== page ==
SoperwSisrunning in violation of the state law, because she was leBsthan 20 yards ,from the tug and thrfle-masted Bchooner towing down. The libel charges no such fault; nor was the collision caused by the Soper being within 20 yards of the vessels going in the same direction. In regard to the faults that are charged in the libel it is my opinion that the omission of the Soper to answer the whistle of the Osseo caused no change in the movements of either boat, and in no way conduced to the collision. It is also my opinion that the Soper cannot be held in fault for not avoiding the Osseo. 'rhere was no danger of collision between the Soper and Osseo before the Soper sheered to cross the bows of the lumber-boats. The clear weight of evidence contradicts the statement of the Osseo's libel, that, when the Soper sheered, the Osseo was heading up the river abreast of the lumber . barges, and shows that at that time the Osseo was astern of the lumber boats, heading towards Brooklyn. After the Soper altered her course, the Osseo straigbtenod up' in the river, and attempted to cross ahead of the Soper. If it be true that when the Soper altered her course she assumed the obligation to avoid the Osseo, because the vessels were then on courses crossing, and she had the Osseo on her starboard hand, by the same rule the Osseo became charged with the obligation to hold her course. This she did not do. On the contrary, she straightened up the river, and, as the libel admits, came parallel with the. lumber barges.' This fault of the Osseo plainly conduced to the collision, and is sufficient to render her responsible for theaccident that ensued. But the Soper is also in fault for not keeping a good lookout, as charged in the libel. The testimdny shows that the Osseo was not seen' by the Soper until after the Soper sheered and her bows had crossed the bows of the lumber-boats. There was nothing to prevent .the Soper from seeing the Osseo; and before making the change of course that she did, it was her duty to observe the position of all vessels near her. And it is highly probable that if the Osseo had been seen by the Soper when the necessity for the sheer arose, the Soper would have been sheered more sharply than she was,. and thereby all temptation to attempt to cross her bows removed from the Osseo. For this fault the Soper must be held to be also responsible for the accident that ensued. A similar fault is proved against the Osseo, for she did not see the Soper as soon as she might have done. Had the position of the Soper, when she altered her course, been observed by the Osseo, it is probable that. the navigation of the Osseo would have been different from what it was. My conclusion, therefore, is that both vessels are responsible for the c.olUsion in question, and that the damages resulting must be apportioned between them. In addition to the.olaim of damages made by the Soper, her crosslibel contains a clailP for salvage services in towing the the Osseo to a place of safety after she was disabled by the collision in question,.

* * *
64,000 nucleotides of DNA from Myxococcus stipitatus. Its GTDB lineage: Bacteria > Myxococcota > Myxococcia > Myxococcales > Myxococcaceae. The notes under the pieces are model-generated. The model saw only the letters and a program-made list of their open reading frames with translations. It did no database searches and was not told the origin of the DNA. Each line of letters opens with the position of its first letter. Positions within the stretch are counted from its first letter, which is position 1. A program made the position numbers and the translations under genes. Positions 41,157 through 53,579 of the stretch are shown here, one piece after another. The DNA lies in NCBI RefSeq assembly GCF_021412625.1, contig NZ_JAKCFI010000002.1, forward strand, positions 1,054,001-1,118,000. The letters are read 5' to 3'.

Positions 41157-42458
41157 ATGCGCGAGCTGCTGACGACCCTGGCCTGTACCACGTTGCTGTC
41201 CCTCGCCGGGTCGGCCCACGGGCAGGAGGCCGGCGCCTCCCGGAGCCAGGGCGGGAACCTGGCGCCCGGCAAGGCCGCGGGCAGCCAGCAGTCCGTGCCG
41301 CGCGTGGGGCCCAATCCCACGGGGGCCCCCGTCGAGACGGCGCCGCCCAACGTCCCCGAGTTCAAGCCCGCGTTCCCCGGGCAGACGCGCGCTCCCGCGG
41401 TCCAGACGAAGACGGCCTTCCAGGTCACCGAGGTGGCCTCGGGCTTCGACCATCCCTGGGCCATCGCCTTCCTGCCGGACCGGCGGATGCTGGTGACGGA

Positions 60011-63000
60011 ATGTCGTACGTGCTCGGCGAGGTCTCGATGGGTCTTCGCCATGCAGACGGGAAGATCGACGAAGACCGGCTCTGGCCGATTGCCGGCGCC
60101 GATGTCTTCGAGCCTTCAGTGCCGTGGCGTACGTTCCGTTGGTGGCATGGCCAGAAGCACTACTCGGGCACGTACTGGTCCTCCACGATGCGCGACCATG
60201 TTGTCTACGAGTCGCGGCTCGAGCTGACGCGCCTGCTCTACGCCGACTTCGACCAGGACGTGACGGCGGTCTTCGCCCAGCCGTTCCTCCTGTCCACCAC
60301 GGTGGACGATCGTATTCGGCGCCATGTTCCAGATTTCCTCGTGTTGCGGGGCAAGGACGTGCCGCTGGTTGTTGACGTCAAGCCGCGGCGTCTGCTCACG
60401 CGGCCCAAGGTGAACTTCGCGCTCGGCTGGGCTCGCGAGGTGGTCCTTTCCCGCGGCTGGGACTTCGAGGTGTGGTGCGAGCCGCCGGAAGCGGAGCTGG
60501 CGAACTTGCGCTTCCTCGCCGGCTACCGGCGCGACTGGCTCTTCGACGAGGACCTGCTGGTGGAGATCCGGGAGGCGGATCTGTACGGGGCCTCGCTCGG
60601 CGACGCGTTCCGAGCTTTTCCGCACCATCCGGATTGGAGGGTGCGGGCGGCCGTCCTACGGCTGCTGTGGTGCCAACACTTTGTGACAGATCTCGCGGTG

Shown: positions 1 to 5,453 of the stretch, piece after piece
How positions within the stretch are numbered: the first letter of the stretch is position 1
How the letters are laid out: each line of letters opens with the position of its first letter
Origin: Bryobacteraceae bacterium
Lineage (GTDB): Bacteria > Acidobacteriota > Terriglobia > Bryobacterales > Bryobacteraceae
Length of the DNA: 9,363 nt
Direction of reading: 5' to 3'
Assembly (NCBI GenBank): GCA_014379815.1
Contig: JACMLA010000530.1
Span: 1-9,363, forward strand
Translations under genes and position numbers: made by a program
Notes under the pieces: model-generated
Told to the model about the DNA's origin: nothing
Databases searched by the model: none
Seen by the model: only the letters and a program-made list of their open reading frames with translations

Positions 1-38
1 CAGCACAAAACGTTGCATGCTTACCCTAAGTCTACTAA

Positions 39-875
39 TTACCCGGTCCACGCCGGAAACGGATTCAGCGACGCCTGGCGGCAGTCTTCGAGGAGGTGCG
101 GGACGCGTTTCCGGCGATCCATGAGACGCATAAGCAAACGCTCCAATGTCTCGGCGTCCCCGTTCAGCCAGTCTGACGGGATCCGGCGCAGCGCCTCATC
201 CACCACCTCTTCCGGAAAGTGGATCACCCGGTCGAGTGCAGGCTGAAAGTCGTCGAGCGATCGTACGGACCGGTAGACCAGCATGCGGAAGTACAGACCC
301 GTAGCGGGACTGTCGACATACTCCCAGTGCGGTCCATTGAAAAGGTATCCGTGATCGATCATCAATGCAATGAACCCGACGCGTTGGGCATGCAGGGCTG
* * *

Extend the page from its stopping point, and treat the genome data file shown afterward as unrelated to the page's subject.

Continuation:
TJl1II Ie·. LJJOIUllNBAQ¥.